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Bowls from rough cut timber cupping

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Renoj

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When making blanks from rough cut timber is it best to leave them to settle before turning or use them straight away?

At the moment I use them as soon as they are cut and I’m getting quite a lot of cupping on the bowls.

I’m not finishing them straight away if that makes a difference.

Thank you in advance.
 

CHJ

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If you are turning 'green' wood and wish to obtain a symmetrical finished item with minimum distortion then you need to turn them with a wall thickness about 10% of intended finished size. (so 10" bowl with 1" thick Walls and Base) and put it on one side for several weeks until it has dried out and finished distorting. (when it no longer looses weight) and hope it has not split, wrapping in newspaper or placing in a paper potato bag may help reduce splitting risk.

Then remount it on the lathe and finish to size.

There are a few notes here on storing green wood in the Help stickies
It's not unusual for stored logs and blanks to take several years to dry out sufficiently, the art is to get a feel for which method and how and where to store it that is likely to give you the least waste from splits etc.
 

Renoj

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Should have said that it’s kiln dried. Oak, maple and beech.
 

CHJ

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Renoj":2rtgmgpw said:
Should have said that it’s kiln dried. Oak, maple and beech.
Then if it's properly dried you should not be getting excessive movement.

It sounds as though there is a lot of stress relieving going on.

Are you cutting round blanks from slabbed stock or purchasing ready cut round blanks.
 

CHJ

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Renoj":3sd3iogd said:
Thanks for the reply.

Slabbed stock then cut on a bandsaw.
Then if you are getting significant distortion after turning I would put them on one side for a few weeks once in the round to see if they adjust to local humidity or stresses release (maybe go oval?)

in my experience the odd mm out of round once finished turning is not unusual in fact almost the norm but I would not expect excessive cupping.
 

Renoj

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That’s super helpful thank you. Good to know a couple of mm is expected. Will try leaving as blanks and see how they get on.
 

Dalboy

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Something worth noting is that even kiln-dried wood when stored outside or in a shed where there is no heating can still take on water only a small amount, then when moved into the house with central heating will dry and move. When I make flatwood items I tend to bring the wood in the house for a couple of weeks to allow any movement before working it.
 

Renoj

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I was thinking temperature may have been a factor a couple of weeks ago so insulated the workshop and have an oil heater on it’s lowest setting all the time, guess it’s just a cost that has to be factored in.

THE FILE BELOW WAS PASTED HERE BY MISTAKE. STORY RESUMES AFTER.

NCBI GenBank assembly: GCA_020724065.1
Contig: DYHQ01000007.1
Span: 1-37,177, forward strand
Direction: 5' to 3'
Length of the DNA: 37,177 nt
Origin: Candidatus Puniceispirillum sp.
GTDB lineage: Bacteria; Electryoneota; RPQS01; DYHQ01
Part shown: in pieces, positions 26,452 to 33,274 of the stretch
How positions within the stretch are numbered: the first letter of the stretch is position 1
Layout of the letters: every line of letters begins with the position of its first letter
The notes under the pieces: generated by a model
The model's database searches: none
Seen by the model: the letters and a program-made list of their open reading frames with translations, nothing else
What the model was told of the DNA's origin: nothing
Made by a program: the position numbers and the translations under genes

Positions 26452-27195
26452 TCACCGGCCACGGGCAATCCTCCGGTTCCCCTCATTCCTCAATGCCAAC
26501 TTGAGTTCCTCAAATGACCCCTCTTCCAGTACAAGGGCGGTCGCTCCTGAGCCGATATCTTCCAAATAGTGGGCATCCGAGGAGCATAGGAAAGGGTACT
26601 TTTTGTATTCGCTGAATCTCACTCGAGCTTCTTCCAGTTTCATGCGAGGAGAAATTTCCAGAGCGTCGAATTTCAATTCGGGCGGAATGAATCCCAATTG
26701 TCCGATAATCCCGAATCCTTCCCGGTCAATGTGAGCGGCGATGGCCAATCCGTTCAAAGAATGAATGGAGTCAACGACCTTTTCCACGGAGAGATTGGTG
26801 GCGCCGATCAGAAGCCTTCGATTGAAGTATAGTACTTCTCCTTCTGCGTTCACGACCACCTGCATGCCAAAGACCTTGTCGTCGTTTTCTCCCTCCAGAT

Renoj

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For anyone coming to the thread via search with the same issue.

I cut out a set of blanks and left them in the same room as the turned pieces and they didn’t move but the turned pieces 40mm x 300D cupped by about 15mm!

The humidity/temp is good and to answer previous post it’s a electric heater so no humidity there.

The possible and potentially all the reasons may be:

- Tension in the kiln drying process the wood measured at 6%
- I realised I was being pretty heavy handed with the sanding and speed which may have generated heat on one side so dried it out more than the other. It measures 0% on my cheapo meter.
- The most issues I had where the beech blanks which as a timber I believe has a lot of movement.
- All my beech is crown cut and by the looks of it fairly far out from the centre.

Solutions:
- I haven’t sealed any of the pieces yet which I have read may be a solution next time round to get them finished ASAP to slow moisture movement.
- As my pieces where all flat bottomed ( tray like) I carefully ran them over the planer which seems to have sorted it but time will tell.
- More gentle and slower speed when sanding on the lathe in the future.
- Choose my timber at the yard in future and try to get the planks with less of a radial pattern on the end grain.
 

CHJ

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Renoj":1qptlwy9 said:
….
- As my pieces where all flat bottomed ( tray like) I carefully ran them over the planer which seems to have sorted it but time will tell.
- More gentle and slower speed when sanding on the lathe in the future.
....
Avoid Flat Bottom aim for a rim (slightly hollow base) gives you a better chance of it sitting level.
If you have a species or batch that always gives you problems lightly sand the base rim to give you three small equally spaced contact areas. (just a 1/4 to 1/2 mm is enough)

Doubt very much that your sanding influenced the final wood movement, (but sanding should not generate heat in the surface if the abrasive is cutting as it should.)
 

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